I’ve been aware for quite a while that if you have a Waitrose card, you can get free coffee while you’re in there, Americano, Espresso, Cappuccino & Latte. I got a Waitrose card for this very reason, and then discovered that you can also get a free newspaper if you spend over a fiver there in the week, bonus.
It’s bean to cup, and while I wouldn’t rate it as good as coffee you’d expect to be served by a Barista at an indie coffee shop, I’ve been quite impressed by it. I wouldn’t go there specifically for the free coffee, but if I’m there shopping (and I’d only go there for something specific, I would only do my regular shopping in Waitrose because I can find a lot of the same brand products cheaper elsewhere) I’ll sometimes go and get a free coffee. I’ve never had to wait any more than a couple of minutes, and I’ve never had to stand in what I would call a queue, I think the most people that I’ve ever stood behind has been two.
I’ve never seen a “Chav” in my local Waitrose except once when there was a fellow that most would probably class as such who was being followed by security, who had apparently been reported for stealing bottles of pricey booze from the local Asda. I’ve certainly never seen what I would class as “chavvy” folk queing for free coffee there. The vast majority of people I’ve seen getting free coffee there have been folk from local businesses on their lunch breaks, pensioners, and the odd mum and toddler.
So the story I’ve just read which claims that Waitrose are stopping the offer because they’ve had complaints that it’s attracting “Chavs” seems like a weird one to me. The people I see in Waitrose are normal people, the only thing I have noticed is that I tend to see more older people in there on average than I would in other Supermarkets, but that might just be down to where my local Waitrose is located. I certainly don’t recall having seen crowds of chavs in Waitrose.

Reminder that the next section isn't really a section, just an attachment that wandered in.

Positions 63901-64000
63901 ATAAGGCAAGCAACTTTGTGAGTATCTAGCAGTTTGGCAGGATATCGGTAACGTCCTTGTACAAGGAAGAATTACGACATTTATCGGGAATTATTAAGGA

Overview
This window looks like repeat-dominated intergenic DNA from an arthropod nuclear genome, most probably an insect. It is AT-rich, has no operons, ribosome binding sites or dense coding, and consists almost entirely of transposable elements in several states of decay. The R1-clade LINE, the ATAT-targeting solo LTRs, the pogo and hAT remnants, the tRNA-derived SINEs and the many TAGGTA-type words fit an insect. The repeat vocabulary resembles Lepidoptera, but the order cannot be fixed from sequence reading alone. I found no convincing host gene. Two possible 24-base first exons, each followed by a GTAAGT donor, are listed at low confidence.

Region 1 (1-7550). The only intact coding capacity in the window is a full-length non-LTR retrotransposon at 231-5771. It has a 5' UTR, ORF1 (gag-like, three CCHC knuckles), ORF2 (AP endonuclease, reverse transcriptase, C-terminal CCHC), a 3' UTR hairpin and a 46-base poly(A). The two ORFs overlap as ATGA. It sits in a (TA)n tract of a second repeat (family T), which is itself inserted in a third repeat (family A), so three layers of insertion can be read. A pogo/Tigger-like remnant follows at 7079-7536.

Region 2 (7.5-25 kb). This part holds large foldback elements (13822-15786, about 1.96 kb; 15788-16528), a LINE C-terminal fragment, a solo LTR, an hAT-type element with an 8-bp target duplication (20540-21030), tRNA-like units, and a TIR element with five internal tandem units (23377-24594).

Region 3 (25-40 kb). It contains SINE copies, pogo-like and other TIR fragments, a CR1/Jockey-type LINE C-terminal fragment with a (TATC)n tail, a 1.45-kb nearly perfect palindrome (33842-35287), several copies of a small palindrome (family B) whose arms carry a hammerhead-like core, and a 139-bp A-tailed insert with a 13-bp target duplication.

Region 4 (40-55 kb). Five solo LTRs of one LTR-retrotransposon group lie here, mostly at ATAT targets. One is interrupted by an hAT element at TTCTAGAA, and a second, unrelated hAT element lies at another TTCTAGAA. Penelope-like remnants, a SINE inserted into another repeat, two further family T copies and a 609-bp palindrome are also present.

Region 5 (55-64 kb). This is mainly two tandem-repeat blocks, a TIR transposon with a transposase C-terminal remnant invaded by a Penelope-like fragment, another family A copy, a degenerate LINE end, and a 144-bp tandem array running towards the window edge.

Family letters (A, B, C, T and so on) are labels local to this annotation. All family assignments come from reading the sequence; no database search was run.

I suppose it depends on what you class as a chav though. The Oxford English Dictionary definition is : “a young lower-class person who displays brash and loutish behaviour and wears real or imitation designer clothes”. For me personally this definition is out of date. I don’t think it’s got anything to do with the way people dress, or their age. I’ve seen some people I’d class as Chavvy wearing completely normal clothes, and I’ve seen people wearing what might make them look like a stereotypical Chav who appear to be nothing of the sort, and I’ve certainly seen older people acting in a chavvy manner.
To me, it’s not about age or the way people dress, or how much expendable money they happen to have, it’s just about the way people behave. If someone walks around in public openly swearing, or being loud and obnoxious, or spitting on the floor, chucking litter on the floor, or other antisocial behaviour, this to me is what would class someone as being a “chav”, regardless of their age, what they’re wearing, or how much money they have, chav is what chav does.
But going back to the story, it is being portrayed by the mainstream press that the free Waitrose coffee is bringing out people on lower incomes desperate for free coffee, that it’s truning waitrose cafe’s into “soup kitchens”.
Look at the images that are used along with this story:
Doesn’t look like a crowd of chavs to me, doesn’t look like a queue of low income people desperate for free coffee, certainly doesn’t look like a “soup kitchen” which the Mirror reported.
How about this one:
Does that look like a soup kitchen to you? Just looks like a queue of normal people to me, and if you read the text in this twitter post it seems the queue is so big because there is only one working machine, and it’s in a particularly busy location, Canary Wharf!
I think what people are probably moaning about more than anything is the size of the queues, and that the odd daft comment from someone who thinks they’re a cut above the rest is being pounced upon by journalists, as they it makes for more interesting story.
I find it amazing actually that anyone would stand in a queue that long for a coffee whether it’s free or not, but again it could be down to the location. This image above is Canary Wharf, it could be that at this particular time of the day this is considered a small queue. I remember being at Canary Wharf a while ago and seeing queues to get in every bar and restaurant at lunch time on a Friday.
The press are making a mountain out of a molehill anyway, when you read what Waitrose are actually doing, they’re testing some small changes, including bringing in a clause that you need to buy something in the store in order to qualify for the free coffee. I doubt that these changes have anything to do with these alleged customer complaints, I heard quite some time ago that Waitrose were testing out different versions of the free coffee offer because in some stores it was losing them money. They’ll just want to check that it’s a worthwhile offer, and if it isn’t then they’ll want to tweak it accordingly, makes sense.
Life is like a box of chocolates, so follow me on twitter, and that’s all I have to say about that.